Math Chat: A Weight-Loss Formula for Space

Old space station challenge

The new space station is only about 6 percent farther from the center of the earth than the earth's surface. Therefore gravity should be just about 12 percent less than on the earth's surface (by Newton's "inverse square" law of gravity, if you like). Then why will the astronauts appear weightless?


The orbiting astronauts appear weightless because the whole station is in free fall. If the station continued straight ahead, it would shoot off into space, but fortunately it is always falling back toward earth at precisely the right rate to balance that effect. As Jason Heine puts it, "An astronaut floating in the middle of a room will be falling but the room will also be falling at the same rate."

W. Cullers, Bill Hasek, and Eric Randolph give an alternative explanation in terms of the apparent "centrifugal force" pulling circling objects outward, which you feel when your car speeds around a corner. For the orbiting astronauts, centrifugal force balances gravity, and they appear weightless.

Ed Dravecky reports that the movie "Apollo 13" filmed weightless scenes in one of NASA's special KC-135 planes. When the plane is zooming upward at a 45-degree angle, power is turned off for about 15 seconds of free fall. The plane coasts upward, levels off, and falls downward in a "parabolic" path. Mike Bevan (as well as Louis Pushkarsky) points out that "you will have a very small apparent weight in the space station": astronauts in the part of the station closest to the earth will have a slight pull toward it (important to certain delicate experiments). (Other winners chosen from many correct answers: Eric Brahinsky, Joe Conrad, Kenneth Eggert, James Fahs, Russ Morales, Catherine Schmitt.)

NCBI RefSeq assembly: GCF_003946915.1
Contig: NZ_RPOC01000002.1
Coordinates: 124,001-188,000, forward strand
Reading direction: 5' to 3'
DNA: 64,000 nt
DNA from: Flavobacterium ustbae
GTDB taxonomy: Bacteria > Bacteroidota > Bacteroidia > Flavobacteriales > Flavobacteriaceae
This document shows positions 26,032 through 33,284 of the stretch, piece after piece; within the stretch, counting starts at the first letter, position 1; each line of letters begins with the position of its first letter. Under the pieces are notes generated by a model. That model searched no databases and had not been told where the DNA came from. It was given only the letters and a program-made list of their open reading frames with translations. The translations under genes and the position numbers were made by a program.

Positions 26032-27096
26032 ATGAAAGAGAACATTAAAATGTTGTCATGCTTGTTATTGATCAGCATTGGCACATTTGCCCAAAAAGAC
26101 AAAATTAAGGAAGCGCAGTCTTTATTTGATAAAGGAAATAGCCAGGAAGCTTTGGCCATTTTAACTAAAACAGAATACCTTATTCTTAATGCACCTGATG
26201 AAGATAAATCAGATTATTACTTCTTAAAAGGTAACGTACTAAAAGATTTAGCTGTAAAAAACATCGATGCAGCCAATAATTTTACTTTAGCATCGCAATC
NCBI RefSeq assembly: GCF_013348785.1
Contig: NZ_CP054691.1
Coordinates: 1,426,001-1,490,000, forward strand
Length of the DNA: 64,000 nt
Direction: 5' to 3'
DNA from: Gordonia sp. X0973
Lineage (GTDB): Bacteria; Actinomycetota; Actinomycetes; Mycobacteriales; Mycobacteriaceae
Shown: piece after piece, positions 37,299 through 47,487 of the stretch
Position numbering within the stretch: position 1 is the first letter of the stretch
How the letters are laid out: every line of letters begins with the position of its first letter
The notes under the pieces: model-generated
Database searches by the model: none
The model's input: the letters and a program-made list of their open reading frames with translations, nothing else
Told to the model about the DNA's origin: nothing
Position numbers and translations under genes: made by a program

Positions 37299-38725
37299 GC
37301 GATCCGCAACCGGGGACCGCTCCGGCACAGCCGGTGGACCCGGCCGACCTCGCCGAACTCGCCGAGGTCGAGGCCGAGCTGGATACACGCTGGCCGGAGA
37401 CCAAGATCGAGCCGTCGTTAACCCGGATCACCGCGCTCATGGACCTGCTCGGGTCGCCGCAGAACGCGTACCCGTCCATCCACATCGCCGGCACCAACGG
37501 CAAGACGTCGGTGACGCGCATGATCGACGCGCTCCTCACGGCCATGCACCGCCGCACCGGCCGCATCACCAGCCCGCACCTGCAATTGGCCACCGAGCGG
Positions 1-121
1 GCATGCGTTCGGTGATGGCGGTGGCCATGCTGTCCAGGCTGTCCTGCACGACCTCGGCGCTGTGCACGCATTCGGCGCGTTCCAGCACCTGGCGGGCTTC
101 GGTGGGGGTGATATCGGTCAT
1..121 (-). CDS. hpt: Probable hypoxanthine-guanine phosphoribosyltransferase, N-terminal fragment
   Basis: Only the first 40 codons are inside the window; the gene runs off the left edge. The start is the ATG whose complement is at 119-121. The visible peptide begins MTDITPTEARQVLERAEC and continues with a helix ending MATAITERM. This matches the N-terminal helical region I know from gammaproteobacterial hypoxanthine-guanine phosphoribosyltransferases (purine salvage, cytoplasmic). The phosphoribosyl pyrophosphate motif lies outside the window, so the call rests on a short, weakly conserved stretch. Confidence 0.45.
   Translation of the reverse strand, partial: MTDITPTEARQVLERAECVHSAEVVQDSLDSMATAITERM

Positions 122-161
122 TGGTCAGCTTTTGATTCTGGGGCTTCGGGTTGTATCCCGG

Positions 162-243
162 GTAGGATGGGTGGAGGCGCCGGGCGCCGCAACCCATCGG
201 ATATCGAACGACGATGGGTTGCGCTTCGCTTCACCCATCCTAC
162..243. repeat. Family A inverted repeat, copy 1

New bridge-crossing challenge (Tiku Majumder and Conrad Weiser)

"There are four people who need to cross a river at night. There is a bridge that can only hold up to two people at a time. (It's rickety or something.) There is one flashlight that must be used when crossing. (It is extremely dark, and someone must bring the flashlight back to the others; no throwing anything, no halfway crosses, etc.). The four people take different amounts of time to cross the river. If two people cross together, they travel at the slower person's rate. The times are 10 minutes, 5 minutes, 2 minutes, and 1 minute for each of the four individuals." How fast can they complete the passage? Can they do it in 19 minutes? in 17 minutes?

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